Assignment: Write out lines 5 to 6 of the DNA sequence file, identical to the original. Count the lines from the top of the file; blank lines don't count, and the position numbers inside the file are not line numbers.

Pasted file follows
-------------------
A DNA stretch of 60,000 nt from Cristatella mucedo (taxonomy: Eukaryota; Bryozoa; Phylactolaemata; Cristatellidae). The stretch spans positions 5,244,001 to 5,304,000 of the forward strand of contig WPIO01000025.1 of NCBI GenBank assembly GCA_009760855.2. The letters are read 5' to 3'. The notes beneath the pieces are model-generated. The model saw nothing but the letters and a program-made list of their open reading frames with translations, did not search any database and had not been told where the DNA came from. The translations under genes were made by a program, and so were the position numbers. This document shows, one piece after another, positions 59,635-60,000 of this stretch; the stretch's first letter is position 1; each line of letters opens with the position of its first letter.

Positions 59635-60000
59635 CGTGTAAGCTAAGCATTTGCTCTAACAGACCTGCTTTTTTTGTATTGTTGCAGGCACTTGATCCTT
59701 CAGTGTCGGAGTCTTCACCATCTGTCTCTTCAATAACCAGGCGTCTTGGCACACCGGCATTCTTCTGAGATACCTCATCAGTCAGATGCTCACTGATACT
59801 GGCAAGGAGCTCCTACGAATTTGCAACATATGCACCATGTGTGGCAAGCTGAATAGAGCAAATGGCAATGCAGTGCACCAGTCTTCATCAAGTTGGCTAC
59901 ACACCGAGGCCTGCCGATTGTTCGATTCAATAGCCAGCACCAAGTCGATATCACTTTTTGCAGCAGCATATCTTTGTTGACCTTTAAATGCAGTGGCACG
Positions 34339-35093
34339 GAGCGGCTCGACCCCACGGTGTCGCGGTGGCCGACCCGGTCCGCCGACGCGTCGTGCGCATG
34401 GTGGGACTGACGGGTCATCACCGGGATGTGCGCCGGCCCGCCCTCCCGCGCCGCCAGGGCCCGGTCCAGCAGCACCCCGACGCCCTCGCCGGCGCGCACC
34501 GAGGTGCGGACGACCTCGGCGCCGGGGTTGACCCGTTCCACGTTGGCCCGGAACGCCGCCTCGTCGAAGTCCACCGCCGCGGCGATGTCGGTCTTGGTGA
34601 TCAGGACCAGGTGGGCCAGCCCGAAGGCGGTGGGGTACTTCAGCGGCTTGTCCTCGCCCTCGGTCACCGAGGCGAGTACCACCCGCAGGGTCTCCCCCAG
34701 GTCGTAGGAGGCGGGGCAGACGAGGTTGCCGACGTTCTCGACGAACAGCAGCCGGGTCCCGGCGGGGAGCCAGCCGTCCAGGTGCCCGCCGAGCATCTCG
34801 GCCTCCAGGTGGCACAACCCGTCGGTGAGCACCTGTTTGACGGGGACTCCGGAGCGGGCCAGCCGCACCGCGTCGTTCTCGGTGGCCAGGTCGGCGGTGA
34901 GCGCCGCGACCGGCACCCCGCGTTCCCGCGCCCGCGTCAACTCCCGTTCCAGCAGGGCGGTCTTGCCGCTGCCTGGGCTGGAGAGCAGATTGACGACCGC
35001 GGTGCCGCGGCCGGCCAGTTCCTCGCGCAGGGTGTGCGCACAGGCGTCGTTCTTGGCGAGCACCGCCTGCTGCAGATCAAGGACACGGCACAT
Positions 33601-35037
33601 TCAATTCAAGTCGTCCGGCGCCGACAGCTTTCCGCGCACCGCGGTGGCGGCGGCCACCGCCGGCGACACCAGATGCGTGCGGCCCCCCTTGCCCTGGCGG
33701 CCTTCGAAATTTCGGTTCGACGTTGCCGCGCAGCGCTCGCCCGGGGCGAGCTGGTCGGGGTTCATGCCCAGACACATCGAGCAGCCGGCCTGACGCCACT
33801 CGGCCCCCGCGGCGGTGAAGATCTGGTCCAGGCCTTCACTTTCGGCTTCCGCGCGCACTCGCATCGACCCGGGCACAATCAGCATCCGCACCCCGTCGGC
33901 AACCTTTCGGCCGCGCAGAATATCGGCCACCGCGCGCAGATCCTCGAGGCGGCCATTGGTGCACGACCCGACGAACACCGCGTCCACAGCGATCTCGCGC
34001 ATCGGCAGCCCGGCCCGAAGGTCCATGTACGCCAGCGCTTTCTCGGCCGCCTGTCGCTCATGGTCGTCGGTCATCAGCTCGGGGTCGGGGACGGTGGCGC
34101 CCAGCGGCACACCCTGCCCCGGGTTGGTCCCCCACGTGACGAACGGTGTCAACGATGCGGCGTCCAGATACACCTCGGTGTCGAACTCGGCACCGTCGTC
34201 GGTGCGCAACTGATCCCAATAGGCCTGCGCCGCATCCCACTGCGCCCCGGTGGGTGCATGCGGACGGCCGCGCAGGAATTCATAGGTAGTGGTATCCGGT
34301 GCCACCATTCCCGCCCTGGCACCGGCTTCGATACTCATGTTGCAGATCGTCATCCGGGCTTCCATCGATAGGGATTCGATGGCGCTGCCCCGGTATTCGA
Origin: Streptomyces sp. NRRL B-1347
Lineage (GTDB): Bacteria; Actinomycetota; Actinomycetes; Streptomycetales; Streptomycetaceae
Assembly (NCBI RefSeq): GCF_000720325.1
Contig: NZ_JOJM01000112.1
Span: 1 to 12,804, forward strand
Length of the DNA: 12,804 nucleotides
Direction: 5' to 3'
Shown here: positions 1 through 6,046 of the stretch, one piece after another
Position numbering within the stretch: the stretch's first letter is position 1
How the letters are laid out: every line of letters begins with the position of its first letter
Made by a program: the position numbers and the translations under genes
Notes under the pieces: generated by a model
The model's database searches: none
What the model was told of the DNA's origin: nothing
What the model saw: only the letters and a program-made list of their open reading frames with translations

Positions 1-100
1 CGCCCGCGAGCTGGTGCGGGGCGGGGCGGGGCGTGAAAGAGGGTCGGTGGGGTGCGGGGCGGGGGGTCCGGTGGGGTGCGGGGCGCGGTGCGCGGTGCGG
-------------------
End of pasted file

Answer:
59801 GGCAAGGAGCTCCTACGAATTTGCAACATATGCACCATGTGTGGCAAGCTGAATAGAGCAAATGGCAATGCAGTGCACCAGTCTTCATCAAGTTGGCTAC
59901 ACACCGAGGCCTGCCGATTGTTCGATTCAATAGCCAGCACCAAGTCGATATCACTTTTTGCAGCAGCATATCTTTGTTGACCTTTAAATGCAGTGGCACG